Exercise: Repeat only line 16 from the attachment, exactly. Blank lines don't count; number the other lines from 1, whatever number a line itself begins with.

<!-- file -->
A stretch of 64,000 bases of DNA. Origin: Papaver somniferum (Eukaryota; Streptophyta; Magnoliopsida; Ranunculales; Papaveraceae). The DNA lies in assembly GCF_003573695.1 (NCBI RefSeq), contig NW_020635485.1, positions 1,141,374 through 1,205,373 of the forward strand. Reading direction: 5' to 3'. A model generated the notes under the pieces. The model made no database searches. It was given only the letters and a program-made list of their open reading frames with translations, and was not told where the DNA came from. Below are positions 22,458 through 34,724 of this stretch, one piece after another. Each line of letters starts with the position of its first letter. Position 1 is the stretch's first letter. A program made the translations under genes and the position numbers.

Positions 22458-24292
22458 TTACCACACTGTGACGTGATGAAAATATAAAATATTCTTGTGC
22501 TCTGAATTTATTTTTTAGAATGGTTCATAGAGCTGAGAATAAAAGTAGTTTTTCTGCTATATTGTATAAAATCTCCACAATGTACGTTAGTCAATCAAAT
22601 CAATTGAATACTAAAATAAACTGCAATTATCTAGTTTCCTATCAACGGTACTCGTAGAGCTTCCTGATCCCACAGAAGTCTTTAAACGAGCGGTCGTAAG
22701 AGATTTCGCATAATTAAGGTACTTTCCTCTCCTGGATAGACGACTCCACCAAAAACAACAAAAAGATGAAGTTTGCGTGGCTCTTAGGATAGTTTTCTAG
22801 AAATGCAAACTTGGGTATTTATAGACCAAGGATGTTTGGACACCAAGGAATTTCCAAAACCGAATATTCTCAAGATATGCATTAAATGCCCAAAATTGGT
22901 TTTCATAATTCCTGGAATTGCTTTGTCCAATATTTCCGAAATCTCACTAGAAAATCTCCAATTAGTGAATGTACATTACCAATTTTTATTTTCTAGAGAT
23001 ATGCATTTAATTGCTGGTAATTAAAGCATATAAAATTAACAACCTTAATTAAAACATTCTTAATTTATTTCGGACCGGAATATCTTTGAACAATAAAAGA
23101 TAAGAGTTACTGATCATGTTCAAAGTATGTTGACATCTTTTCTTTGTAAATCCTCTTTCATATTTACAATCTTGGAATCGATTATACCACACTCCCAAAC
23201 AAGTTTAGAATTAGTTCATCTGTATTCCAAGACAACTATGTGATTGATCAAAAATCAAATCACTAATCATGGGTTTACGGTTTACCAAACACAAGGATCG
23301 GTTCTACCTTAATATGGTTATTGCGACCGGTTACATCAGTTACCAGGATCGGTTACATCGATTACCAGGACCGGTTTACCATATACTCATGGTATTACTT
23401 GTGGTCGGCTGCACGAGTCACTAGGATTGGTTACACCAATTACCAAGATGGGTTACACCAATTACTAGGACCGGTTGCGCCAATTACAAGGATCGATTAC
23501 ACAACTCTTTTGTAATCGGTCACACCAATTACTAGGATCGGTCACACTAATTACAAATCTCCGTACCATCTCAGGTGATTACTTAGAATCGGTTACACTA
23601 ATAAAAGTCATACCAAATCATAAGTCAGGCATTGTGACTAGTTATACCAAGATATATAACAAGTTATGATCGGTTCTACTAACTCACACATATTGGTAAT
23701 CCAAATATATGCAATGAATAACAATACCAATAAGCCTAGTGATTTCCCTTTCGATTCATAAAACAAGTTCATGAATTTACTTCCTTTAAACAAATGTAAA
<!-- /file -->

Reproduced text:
23701 CCAAATATATGCAATGAATAACAATACCAATAAGCCTAGTGATTTCCCTTTCGATTCATAAAACAAGTTCATGAATTTACTTCCTTTAAACAAATGTAAA